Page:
Sunday, March 14, 2010

The Warrior And The Sorceress (1984)

A lone swordsman dressed in black - whom the end titles in their incredible originality call Kain (David Carradine), but who is never named in the film itself, so I''ll just call him Toshiro - comes to a desert town somewhere on a two-sunned planet in sword and sorcery land.

Two bands of thugs are competing for dominance of the village's well, and with it its citizens. One of the gangs is lead by an overweight guy named Balcaz (William Marin) and his pet lizard doll person, the other by the only slightly more impressive Zek (Luke Askew) and his captain of the guard - if you want to call about a dozen badly armed hollering yokels a "guard" - Kief (Anthony De Longis).

As will come as a complete surprise, Toshiro plans on putting both groups even more at each other's throats than they already are, hoping to achieve a nice profit and possibly a thugless town in the process. The swordsman is rather good at his job, too. At a later stage in his plans he even manages to put the reptiloid slave trader Burgo (Arthur Clark) to good use.

Our hero's life gets a bit more difficult when he discovers that Zek keeps Naja (Maria Socas and her perpetually unvovered breasts), a sorceress/princess of a now fallen empire Toshiro had once sworn allegiance to, as a prisoner. For some reason, Zek wants the woman to make him a magical sword whose usefulness besides its sharpness the film never bothers to explain.

Toshiro for his part has not freed himself completely from his old oaths and tries to help Naja (or her breasts?). That is not going to make his life any easier.

I like to imagine that, like the character David Carradine always played, the actor drifted from country to country for most of his career, sprouting wisdom of the east he didn't have a clue about, lending his dubious acting talents to whomever payed him enough needed him. His wanderings must have lead him onto the set of this US/Argentinian sword and sorcery rip-off of Yojimbo some day, and because its director John C. Broderick gave him a bit of money and promised him many scenes of interaction with pretty, bare-breasted women, the veteran of looking bored while carrying a weapon stayed.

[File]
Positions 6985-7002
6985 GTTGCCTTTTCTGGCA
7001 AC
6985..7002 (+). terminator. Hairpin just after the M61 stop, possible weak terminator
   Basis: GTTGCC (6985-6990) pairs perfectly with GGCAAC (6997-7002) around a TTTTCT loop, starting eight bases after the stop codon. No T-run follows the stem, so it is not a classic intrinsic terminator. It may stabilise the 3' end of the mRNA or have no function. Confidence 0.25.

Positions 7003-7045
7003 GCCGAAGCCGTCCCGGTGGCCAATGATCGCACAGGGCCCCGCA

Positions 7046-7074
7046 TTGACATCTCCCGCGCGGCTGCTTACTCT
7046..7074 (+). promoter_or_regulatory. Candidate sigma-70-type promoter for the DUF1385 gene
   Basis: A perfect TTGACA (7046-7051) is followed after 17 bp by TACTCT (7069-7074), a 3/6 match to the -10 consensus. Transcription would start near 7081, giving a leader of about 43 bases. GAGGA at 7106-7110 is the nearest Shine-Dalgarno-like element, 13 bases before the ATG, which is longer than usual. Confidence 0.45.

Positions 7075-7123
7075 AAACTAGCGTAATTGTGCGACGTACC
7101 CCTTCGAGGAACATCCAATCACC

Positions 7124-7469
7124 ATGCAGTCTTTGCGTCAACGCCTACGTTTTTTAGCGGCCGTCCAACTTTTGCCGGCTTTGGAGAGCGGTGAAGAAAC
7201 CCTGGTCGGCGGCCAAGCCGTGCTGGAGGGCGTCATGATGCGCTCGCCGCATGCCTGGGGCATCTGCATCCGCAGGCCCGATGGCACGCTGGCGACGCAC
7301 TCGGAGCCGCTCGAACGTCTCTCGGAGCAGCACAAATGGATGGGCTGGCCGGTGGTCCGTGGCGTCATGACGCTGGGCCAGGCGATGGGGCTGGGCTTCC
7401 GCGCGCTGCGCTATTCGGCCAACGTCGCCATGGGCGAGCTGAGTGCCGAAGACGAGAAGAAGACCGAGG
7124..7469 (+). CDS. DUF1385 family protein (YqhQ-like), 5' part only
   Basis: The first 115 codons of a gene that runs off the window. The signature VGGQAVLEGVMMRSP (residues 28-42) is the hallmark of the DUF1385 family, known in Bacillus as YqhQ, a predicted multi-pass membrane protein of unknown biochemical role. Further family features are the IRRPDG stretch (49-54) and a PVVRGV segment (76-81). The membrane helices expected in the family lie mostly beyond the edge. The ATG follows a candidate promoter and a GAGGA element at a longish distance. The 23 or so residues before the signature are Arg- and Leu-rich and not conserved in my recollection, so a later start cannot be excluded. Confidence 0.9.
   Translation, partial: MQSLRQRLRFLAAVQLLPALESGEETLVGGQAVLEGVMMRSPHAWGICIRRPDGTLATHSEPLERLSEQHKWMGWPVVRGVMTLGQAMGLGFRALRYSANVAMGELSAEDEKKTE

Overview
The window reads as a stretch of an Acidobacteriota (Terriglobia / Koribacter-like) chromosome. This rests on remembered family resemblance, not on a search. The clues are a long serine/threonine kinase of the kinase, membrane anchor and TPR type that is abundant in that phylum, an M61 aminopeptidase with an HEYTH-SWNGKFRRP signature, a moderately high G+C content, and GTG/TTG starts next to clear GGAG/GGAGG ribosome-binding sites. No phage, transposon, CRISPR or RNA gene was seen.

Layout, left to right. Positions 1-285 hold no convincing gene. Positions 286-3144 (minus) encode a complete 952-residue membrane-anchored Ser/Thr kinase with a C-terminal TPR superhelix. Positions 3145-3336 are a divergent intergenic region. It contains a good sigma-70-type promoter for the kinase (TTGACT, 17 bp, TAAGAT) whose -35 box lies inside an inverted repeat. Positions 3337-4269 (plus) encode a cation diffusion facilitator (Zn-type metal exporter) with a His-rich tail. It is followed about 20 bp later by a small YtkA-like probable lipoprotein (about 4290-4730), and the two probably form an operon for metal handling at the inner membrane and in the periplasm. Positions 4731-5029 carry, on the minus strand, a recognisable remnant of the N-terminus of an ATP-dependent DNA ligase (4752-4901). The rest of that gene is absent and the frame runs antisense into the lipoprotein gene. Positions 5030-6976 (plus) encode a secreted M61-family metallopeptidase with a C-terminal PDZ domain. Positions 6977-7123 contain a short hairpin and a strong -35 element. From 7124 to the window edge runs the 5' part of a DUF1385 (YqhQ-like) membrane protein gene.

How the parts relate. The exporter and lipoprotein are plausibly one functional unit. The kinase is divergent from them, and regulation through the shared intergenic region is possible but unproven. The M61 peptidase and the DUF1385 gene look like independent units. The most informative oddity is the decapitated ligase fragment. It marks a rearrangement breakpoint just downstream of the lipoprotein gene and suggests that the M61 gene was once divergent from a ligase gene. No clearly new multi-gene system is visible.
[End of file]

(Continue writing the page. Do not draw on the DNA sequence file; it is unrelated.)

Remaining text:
Keeping in mind the type of guy who usually starred in cheap sword and sorcery flicks, a professional sleepwalker like Carradine is an improvement. At least he looks like an interesting human being and not like a bodybuilder and has some experience in looking not completely ridiculous in fight scenes. Of course, a lot of Carradine's acting here still consists of him looking bored or stoned, possibly both, but that's still a better performance than Miles O'Keefe ever delivered. From time to time, Carradine even looks somewhat awake (I blame Maria Socas). Sometimes, he even looks as if he is having a bit of fun with trying to imitate Toshiro Mifune's body language out of Yojimbo, or at least the part of it that consists of rubbing his face or his chest.

The rest of the actors is about as good as you'd expect from a film like this. Maria Socas looks quite striking but doesn't have anything to do, while Askew and especially Marin do look appropriately silly/menacing.

Not surprisingly, while he's stealing merrily from both directors, Broderick's work on his film is neither on the level of Kurosawa nor on that of Leone, but he does a solid and unremarkable job of the point and shoot type. The film's pacing is also kinda alright. This outpour of relative technical competence alone does put The Warrior and the Sorceress on the higher tier of Sword and Sorcery films for me. Yes, I am damning with faint praise, but what can you do?

At least, the film tries for a bit more internal coherence than typical of its genre on screen. It might be a bit generous to speak of believable world building, but the characters at least seem to have a past that has something to do with the history of their surroundings. I'd even go so far to say that a better scriptwriter could have used the characters' pasts to produce a bit of tension here.

Of course, there was only John C. Broderick, and so the tension is replaced by sometimes competent, sometimes dreadful fights, a four-breasted woman with a poison tentacle, some rubber monsters, a lot of naked women with a more normal amount of breasts, an unfortunately also nearly naked fat guy and David Carradine. That, however is entertaining enough for me, so I'm not going to complain.


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